I was reminded that kids need an audience–one that they value and trust–in order to do their best work. Sometimes that audience is a teacher they wouldn’t expect (like a high school science teacher), sometimes that audience is their parents (like with portfolios or data books), and sometimes that audience is their peers (like with the blogging, the reader’s chair and read arounds.)
I was reminded that ALL writers crave choice. No one likes to be told what they have to write about as their only writing practice and their only writing work.
I was reminded that writing has a heart and that it is our job, as writers, to protect that heart, even as we operate on the rest of the “body.”
Most of all, I was reminded that teachers of all subjects and interests and strengths really want to be writers too. Writing isn’t some exclusive club which people should be kept out of; it should be a party that we invite everyone to attend–and we need to hope they all show up! Because all of our words together represent communication and strength and possibility.
I am so glad I was able to be on staff this year and meet such a wide variety of caring, passionate educators, each of whom are making room for writing in their classroom. I can’t wait to see where the writing project takes them–and their students!
Co-Director Donna Lynn Shrum (TC 2006) has been employing Writing Marathons with her students at North Fork Middle School since attending the week long marathon in New Orleans, Louisiana with many other Teacher Consultants. Her last one for the year was held at Belle Grove Plantation in Middletown, VA.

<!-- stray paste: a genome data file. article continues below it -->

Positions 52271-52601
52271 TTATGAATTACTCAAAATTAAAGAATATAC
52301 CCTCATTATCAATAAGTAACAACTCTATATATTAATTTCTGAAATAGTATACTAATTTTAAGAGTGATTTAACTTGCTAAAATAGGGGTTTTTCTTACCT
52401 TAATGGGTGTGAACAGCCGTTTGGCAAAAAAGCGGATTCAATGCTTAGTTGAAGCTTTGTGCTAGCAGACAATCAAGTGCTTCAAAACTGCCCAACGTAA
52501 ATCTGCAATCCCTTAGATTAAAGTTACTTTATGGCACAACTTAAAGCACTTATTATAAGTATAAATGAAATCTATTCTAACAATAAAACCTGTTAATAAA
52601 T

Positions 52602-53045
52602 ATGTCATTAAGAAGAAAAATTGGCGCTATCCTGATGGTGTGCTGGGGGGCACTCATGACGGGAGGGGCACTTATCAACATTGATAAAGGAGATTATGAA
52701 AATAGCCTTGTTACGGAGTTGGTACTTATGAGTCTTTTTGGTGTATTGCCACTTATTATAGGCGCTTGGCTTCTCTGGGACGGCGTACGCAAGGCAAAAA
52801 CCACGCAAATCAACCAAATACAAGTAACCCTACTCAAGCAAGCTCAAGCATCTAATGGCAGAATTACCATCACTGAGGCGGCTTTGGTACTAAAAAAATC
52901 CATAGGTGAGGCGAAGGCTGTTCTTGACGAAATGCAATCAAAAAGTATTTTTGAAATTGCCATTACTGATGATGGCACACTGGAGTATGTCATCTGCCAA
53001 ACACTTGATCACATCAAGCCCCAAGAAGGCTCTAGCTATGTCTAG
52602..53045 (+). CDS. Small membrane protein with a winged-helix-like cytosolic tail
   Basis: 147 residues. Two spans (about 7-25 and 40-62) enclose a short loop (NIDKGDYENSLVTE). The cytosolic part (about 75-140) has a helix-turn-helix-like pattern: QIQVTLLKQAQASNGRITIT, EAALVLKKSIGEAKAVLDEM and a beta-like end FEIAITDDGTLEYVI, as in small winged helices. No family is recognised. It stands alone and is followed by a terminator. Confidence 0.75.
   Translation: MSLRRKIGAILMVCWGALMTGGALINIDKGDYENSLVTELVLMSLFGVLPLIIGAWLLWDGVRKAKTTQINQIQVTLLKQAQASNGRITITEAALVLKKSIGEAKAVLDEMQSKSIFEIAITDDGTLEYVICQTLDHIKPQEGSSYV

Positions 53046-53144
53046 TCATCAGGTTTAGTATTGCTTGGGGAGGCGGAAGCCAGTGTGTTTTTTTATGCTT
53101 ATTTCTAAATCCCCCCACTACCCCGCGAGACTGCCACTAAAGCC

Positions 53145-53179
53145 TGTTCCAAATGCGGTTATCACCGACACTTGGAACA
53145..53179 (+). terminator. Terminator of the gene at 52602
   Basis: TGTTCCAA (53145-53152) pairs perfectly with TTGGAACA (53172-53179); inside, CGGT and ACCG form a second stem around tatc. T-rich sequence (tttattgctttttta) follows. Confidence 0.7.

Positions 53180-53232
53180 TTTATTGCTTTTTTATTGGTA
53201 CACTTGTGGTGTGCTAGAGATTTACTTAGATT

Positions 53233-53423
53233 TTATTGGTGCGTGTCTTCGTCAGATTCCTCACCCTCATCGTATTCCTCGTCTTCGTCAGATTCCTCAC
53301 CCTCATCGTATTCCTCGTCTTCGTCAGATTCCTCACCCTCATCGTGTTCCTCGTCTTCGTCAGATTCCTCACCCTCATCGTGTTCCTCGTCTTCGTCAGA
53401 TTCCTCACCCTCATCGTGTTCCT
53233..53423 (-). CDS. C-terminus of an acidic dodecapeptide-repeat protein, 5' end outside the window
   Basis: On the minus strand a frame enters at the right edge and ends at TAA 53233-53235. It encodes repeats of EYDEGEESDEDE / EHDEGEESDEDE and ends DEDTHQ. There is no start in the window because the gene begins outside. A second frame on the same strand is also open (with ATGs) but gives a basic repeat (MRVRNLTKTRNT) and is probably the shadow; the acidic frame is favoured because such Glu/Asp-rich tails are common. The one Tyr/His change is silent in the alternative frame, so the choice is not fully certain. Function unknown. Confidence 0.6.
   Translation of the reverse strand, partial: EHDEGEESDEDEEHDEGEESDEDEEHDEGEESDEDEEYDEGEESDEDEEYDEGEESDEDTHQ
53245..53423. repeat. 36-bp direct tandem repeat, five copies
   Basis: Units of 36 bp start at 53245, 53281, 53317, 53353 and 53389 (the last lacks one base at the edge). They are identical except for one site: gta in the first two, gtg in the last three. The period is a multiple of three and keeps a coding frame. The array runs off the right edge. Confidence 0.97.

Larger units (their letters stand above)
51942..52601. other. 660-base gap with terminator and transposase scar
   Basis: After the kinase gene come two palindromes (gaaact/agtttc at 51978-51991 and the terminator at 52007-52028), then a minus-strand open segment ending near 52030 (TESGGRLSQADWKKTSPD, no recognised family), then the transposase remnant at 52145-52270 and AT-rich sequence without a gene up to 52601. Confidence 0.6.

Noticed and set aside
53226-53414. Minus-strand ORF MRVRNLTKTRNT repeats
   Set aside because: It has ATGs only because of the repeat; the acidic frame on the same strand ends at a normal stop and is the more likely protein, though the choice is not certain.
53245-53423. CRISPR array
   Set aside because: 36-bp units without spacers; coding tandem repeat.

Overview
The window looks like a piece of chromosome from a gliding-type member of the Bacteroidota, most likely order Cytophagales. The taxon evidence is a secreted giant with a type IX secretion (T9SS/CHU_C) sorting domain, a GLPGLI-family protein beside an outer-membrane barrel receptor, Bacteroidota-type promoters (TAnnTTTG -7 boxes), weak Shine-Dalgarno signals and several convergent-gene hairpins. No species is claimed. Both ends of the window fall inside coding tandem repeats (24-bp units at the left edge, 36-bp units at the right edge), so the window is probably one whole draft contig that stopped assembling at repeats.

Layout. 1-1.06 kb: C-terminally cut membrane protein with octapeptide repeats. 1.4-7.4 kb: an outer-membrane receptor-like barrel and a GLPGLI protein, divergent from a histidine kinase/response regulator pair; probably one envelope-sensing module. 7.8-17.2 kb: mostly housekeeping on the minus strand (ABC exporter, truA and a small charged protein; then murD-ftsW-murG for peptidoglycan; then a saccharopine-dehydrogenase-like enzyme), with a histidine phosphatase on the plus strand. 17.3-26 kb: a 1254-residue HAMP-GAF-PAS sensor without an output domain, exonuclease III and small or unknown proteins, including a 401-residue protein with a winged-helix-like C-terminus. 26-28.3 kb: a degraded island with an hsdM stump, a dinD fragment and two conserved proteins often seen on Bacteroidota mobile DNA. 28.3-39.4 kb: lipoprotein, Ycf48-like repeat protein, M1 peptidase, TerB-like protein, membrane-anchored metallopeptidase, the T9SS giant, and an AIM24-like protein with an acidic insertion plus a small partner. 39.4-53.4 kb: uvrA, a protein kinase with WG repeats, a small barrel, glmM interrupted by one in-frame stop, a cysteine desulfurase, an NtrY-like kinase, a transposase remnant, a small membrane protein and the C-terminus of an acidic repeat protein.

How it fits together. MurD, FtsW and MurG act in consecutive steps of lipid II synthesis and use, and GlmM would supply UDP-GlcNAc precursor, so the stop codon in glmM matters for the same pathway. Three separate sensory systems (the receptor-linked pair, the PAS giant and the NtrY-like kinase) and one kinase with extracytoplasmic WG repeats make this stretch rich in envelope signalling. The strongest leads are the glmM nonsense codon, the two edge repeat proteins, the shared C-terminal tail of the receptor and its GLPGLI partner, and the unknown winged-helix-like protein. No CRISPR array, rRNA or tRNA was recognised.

Congratulations to TC Rhonda Lancaster on her recent third place award for her short story “To Have a Home.” She received her award from Charles Frazier, author of Cold Mountain. Congratulations on your achievement!
We are always proud to learn that a TC has been published. One of our newest TCs, already a published author with HuffPost and ESPN when she entered the Institute, Latin teacher Dani Bostick has actively responded to Donald Trump Jr’s denouncement of teachers in his speech at the 2016 Republican Convention. If you haven’t already seen it in your feeds, here is a link to her “Open Letter to Donald Trump Jr.: You are Wrong About Teachers.”
Teacher Consultants of the SVWP:
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Teacher Consultants Write!
Congratulations to TC Donna Shrum, English Department Chair at North Fork Middle School, for her recent article in the ASCD Express Empower Students Through Individual Conferences. She also has an earlier article online “Einstein’s 55 Minutes” published January 8, 2015.
Congratulations to Rhonda Lancaster for having “Shell Shocked,” a flash memoir, published in the Anthology of Appalachian Writers Frank X Walker Volume VI
A Year in the Life of a Writing Teacher – Susan McGilray, SVWP Co-Director What goes on in a middle school writing classroom?
Walking to School – Mary Tedrow, SVWP Director Emphasis on Education Policy and its impact in the classroom and on the teaching profession.
Sloppy Copy Mommy – Jessica Cavalier, SVWP Teacher Consultant Raising your own–and other people’s–children.